6 Joseph Gordon-Levitt Movies That Prove He Was a Feminist All Along
People sure seem to have a weird hang-up about the word feminist. When Shailene Woodley claimed she wasn't a feminist, my love for her kind of took a hit — at least until I realized that Woodley was a feminist. She just, like a lot of celebrities, doesn't really know what the word means and has bought into the negative stereotype affixed to it. Thankfully, there are some celebrities, like Beyoncé, like Amy Poehler, like Lena Dunham, who not only know the proper definition of the word feminism but who also aren't afraid to stand up and proudly declare themselves to be feminists. Surprisingly, or unsurprisingly all things considered, Joseph Gordon-Levitt considers himself a proud feminist as well.
"If you look at history, women are an oppressed category of people," said Gordon-Levitt in an interview with The Daily Beast. "There’s a long, long history of women suffering abuse, injustice, and not having the same opportunities as men, and I think that’s been very detrimental to the human race as a whole. I’m a believer that if everyone has a fair chance to be what they want to be and do what they want to do, it’s better for everyone."
Preach. Of course, we should have picked up on the signs before now that Gordon-Levitt is a supporter of feminism. It's not just in his interviews; it's also in his movies. Some of them are hiding feminist themes that can be a little hard to pick up on, even if it's just in the fact it has well-developed female characters. (You'd be shocked at how many movies can't brag that.) Watch these six movies again and you'll realize that Gordon-Levitt has been a not-so-secret feminist this entire time.
(500) Days of Summer
(500) Days of Summer is a movie that has been misinterpreted by most of the audience since it came out. Contrary to popular belief, it's not the story of a poor guy who has his heart put through the meat grinder by a quirky girl named Summer. It's actually about a guy who projects a series of unrealistic fantasies on a girl who is unwilling and unable to live up to them and then replaces her with a new girl — Autumn — as soon as she's gone. Essentially, it's a cautionary tale to guys about the difference between fantasy and reality and how you have to take women as they are instead of as you wish they were.
10 Things I Hate About You
10 Things I Hate About You is a quintessential high school bet movie that was based off a Shakespeare play called Taming of the Shrew, which doesn't really bode well for feminism. Somehow it became less about making Kat Stratford more docile and more about both Stratford girls learning to think about other people (in Bianca's case, to think about anyone else, and in Kat's case, to think about Bianca). Besides, Kat Stratford is basically a feminist icon, so it's no surprise Gordon-Levitt was in this movie.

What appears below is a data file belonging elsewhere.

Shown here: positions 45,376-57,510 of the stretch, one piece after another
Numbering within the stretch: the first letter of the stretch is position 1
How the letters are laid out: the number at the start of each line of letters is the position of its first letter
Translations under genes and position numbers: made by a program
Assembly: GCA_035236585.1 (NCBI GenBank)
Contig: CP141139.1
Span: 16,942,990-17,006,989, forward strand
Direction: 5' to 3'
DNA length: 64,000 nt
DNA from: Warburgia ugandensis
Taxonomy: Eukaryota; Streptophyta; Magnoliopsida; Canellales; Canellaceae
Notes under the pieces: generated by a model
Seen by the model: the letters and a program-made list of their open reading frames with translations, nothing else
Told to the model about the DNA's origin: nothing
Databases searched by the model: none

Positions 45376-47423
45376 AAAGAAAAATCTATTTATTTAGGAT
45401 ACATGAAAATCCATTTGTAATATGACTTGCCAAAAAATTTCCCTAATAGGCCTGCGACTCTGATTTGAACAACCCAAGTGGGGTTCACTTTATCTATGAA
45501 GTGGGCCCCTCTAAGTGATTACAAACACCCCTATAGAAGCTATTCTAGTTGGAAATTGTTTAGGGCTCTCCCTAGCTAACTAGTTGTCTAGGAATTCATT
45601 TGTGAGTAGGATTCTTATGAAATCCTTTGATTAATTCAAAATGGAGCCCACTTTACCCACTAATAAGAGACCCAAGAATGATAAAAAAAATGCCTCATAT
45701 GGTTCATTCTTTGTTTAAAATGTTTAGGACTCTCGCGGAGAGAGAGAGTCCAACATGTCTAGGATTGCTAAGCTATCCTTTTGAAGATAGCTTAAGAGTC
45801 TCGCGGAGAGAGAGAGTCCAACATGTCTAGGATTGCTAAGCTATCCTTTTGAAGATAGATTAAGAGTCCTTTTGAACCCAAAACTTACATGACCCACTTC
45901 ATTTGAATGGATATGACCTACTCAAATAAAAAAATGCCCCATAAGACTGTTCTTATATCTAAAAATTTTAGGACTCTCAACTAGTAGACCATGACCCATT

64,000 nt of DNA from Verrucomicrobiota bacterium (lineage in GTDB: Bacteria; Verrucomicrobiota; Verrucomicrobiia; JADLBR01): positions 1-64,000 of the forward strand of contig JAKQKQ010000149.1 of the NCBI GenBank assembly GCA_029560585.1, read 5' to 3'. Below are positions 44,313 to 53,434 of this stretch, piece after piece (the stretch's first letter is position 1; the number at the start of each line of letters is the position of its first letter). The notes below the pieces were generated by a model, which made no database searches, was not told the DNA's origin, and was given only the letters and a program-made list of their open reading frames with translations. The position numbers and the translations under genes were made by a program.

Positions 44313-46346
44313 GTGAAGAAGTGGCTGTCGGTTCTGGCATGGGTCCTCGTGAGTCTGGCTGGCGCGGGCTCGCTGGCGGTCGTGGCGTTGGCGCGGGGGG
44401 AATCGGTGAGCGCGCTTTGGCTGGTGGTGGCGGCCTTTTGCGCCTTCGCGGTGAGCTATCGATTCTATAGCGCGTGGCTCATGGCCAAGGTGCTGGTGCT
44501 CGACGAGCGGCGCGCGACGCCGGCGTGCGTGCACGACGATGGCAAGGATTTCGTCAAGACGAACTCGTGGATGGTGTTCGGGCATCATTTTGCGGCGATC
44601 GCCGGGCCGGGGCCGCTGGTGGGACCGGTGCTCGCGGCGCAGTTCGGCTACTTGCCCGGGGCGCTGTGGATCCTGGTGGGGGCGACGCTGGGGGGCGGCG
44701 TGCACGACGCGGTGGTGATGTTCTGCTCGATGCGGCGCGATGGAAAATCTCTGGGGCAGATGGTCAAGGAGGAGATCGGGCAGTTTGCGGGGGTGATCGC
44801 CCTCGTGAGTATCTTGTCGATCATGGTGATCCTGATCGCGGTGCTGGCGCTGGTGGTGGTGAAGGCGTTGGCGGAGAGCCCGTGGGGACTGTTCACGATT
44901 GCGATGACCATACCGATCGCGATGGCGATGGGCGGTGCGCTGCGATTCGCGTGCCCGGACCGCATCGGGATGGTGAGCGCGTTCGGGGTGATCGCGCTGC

OK, so Don Jon is about a guy who calls himself, well, Don Jon and is addicted to pornography despite all of the sex he has outside of it. However, the movie does a good job of contrasting, and adding complexity, to his two lovers, Barbara and Esther. While Barbara is a controlling romantic who dumps Jon as soon as she finds out about his porn addiction, Esther is an understanding widow who helps him figure out exactly what it is about real-life sex that he finds so unsatisfying. Don Jon gets points for not painting female sexuality — or sexuality in general really — as a shameful or unsavory thing. Porn addiction is a problem; enjoying sex is not.
Inception only has two named female characters, but it makes very good use of them. As soon as Ariadne joins the team, brought in as the newcomer to ask all the questions that the audience needs answers to, she is treated as an equal by all the other team members who basically have to trust her with their lives considering how integral her architectural skills are to their mission. And Mal — or rather Cobb's fictional version of Mal — is perhaps the most complex character in the entire film, a dangerous, seductive anti-villain who is so much more than the archetypical Deceased Ex-Lover the White Male Lead Angsts Over.
50/50 is more about cancer and friendship than it is about feminism, but who's to say that it can't be about all three? After Adam's girlfriend cheats on him due to an acute inability to handle his cancer diagnosis, he finds himself growing closer to his young and inexperienced therapist Katherine. However, Katherine is more than just a love interest. She is a three-dimensional character with thoughts, feelings, and an integral plot role of her own. By the end of the film, she and Adam are only going on their first date because the film was never about getting the girl and Katherine was always a therapist first.
The Dark Knight Rises
To be honest, it wasn't really difficult to be more female-friendly than The Dark Knight which, for all its strengths, pretty much only had the character of Rachel Dawes around for Batman to pine over and then angst over when she was killed. It's probably no coincidence that the same film that introduced Gordon-Levitt as John Blake also introduced Talia al Ghul and, more importantly, Catwoman. Two female characters in the main cast? Both of them kicking ass and taking names? We should just start bookmarking Gordon-Levitt's filmography if we want to watch films that treat their female characters well. But what else would we expect from a proud feminist like him?